Modelling of mixture experiments can be quite complex, largely because the value of each factor is related to other factors, so, for example, in the equation on page 45 x3 = 1 - x1 - x2, so an alternative expression that includes intercept and quadratic terms but not x3 could be conceived mathematically. However, it is simplest to stick to models of the type above, that include just single factor and interaction terms, which are called Sheffe models. Mixture models are discussed in more detail in Section 9.6.4.

A weakness of simplex centroid designs is the very large number of experiments required when the number of factors becomes large. For five factors, 31 experiments are necessary. However, just as for factorial designs (Section 2.6), it is possible to reduce the number of experiments. A full five factor simplex centroid design can be used to estimate all 10 possible three factor interactions, many of which are unlikely. An alternative class of designs called simplex lattice designs have been developed. These designs can be referenced by the notation {f, m} where there are f factors and m fold interactions. The smaller m, the less experiments.

In chemistry, it is often important to put constraints on the value of each factor. By analogy, we might be interested in studying the effect of changing the proportion of ingredients in a

100% Factor 1

100% Factor 1

Lower bound factor 1

100% Factor 2

100% Factor 3

Lower bound factor 1

100% Factor 2

100% Factor 3

100% Factor 1

100% Factor 1

Upper bound factor 3

Upper bound factor 1

100% Factor 2

100% Factor 3

Figure 2.21 Constrained mixture designs. (a) Lower bounds defined; (b) upper bounds defined; (c) upper and lower bounds defined: fourth factor as a filler; (d) upper and lower bounds defined

Upper bound factor 3

Upper bound factor 1

100% Factor 2

100% Factor 3

Figure 2.21 Constrained mixture designs. (a) Lower bounds defined; (b) upper bounds defined; (c) upper and lower bounds defined: fourth factor as a filler; (d) upper and lower bounds defined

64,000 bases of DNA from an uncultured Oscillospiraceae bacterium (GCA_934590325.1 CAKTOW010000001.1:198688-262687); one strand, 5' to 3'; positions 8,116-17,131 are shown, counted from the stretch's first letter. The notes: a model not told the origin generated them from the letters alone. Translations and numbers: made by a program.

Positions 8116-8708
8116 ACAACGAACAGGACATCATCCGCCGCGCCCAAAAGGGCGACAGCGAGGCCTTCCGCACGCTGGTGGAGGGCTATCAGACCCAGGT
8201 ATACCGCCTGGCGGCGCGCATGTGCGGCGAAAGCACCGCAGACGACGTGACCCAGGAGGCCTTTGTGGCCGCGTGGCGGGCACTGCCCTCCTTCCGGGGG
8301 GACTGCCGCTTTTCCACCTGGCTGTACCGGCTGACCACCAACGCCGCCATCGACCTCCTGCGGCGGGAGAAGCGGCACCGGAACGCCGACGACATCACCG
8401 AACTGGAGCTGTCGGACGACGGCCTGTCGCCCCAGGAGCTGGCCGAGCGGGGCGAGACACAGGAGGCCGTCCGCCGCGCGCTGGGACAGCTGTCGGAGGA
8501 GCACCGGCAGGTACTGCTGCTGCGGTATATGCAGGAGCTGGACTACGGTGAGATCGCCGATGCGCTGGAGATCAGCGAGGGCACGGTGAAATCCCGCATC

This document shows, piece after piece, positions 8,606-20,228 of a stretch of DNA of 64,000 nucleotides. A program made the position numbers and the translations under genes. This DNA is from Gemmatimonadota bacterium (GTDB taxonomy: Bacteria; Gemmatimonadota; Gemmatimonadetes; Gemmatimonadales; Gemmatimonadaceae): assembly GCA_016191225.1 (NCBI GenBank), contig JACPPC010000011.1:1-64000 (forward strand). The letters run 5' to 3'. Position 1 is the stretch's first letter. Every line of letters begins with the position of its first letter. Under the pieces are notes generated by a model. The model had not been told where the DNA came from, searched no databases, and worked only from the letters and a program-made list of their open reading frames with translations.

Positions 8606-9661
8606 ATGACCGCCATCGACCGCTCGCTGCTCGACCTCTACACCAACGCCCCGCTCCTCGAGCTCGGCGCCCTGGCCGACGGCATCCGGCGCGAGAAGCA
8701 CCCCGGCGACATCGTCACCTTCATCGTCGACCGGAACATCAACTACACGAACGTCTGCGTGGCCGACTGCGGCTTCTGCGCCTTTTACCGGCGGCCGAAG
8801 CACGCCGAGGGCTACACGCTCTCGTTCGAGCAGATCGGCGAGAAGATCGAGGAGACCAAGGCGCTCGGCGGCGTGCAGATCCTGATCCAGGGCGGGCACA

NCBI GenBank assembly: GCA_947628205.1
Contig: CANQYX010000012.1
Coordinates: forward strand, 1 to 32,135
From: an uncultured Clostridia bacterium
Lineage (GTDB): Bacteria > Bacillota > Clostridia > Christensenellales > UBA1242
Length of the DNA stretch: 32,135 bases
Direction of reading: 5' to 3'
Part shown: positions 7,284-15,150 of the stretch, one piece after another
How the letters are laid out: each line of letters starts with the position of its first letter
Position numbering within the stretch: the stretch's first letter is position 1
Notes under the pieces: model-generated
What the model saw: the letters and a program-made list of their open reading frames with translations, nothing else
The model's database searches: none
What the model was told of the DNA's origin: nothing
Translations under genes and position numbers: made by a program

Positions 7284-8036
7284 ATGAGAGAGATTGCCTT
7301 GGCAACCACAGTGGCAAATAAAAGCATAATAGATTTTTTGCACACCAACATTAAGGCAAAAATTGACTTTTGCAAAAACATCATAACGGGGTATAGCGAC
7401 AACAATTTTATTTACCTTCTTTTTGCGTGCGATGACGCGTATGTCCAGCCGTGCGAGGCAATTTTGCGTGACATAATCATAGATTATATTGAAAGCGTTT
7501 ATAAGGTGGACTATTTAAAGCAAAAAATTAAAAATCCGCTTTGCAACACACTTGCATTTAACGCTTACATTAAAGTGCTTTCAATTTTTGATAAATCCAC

cake. Sugar will be one ingredient, but there is no point baking a cake using 100 % sugar and 0 % of each other ingredient. A more sensible approach is to put a constraint on the amount of sugar, perhaps between 2 % and 5 % and look for solutions in this reduced mixture space. There are several situations, exemplified in Figure 2.21:

• A lower bound is placed on each factor. Providing the combined sum of the lower bounds is less than 100 %, a new mixture triangle is found, and standard mixture designs can then be employed.

• An upper bound is placed on each factor. The mixture space becomes rather more complex, and typically experiments are performed at the vertices, on the edges and in the centre of a new irregular hexagon.

• Each factor has an upper and lower bound. Another factor (the fourth in this example) is added so that the total is 100 %. An example might be where the fourth factor is water, the others being solvents, buffer solutions, etc. Standard designs such as the central composite design (Section 2.11) can be employed for the three factors in Figure 2.21, with the percentage of the final factor computed from the remainder.

Finally, it is possible to produce a mixture space where each factor has an upper and lower bound, although only certain combinations are possible. Often quite irregular polygons are formed by this mechanism. Note, interestingly, that in the case illustrated in Figure 2.21, the upper bound of factor 3 is never reached.

There is a great deal of literature on mixture designs, much of which is unfamiliar to chemists. A well known text is by Cornell [4]. Mixture designs are described further in Section 9.4.

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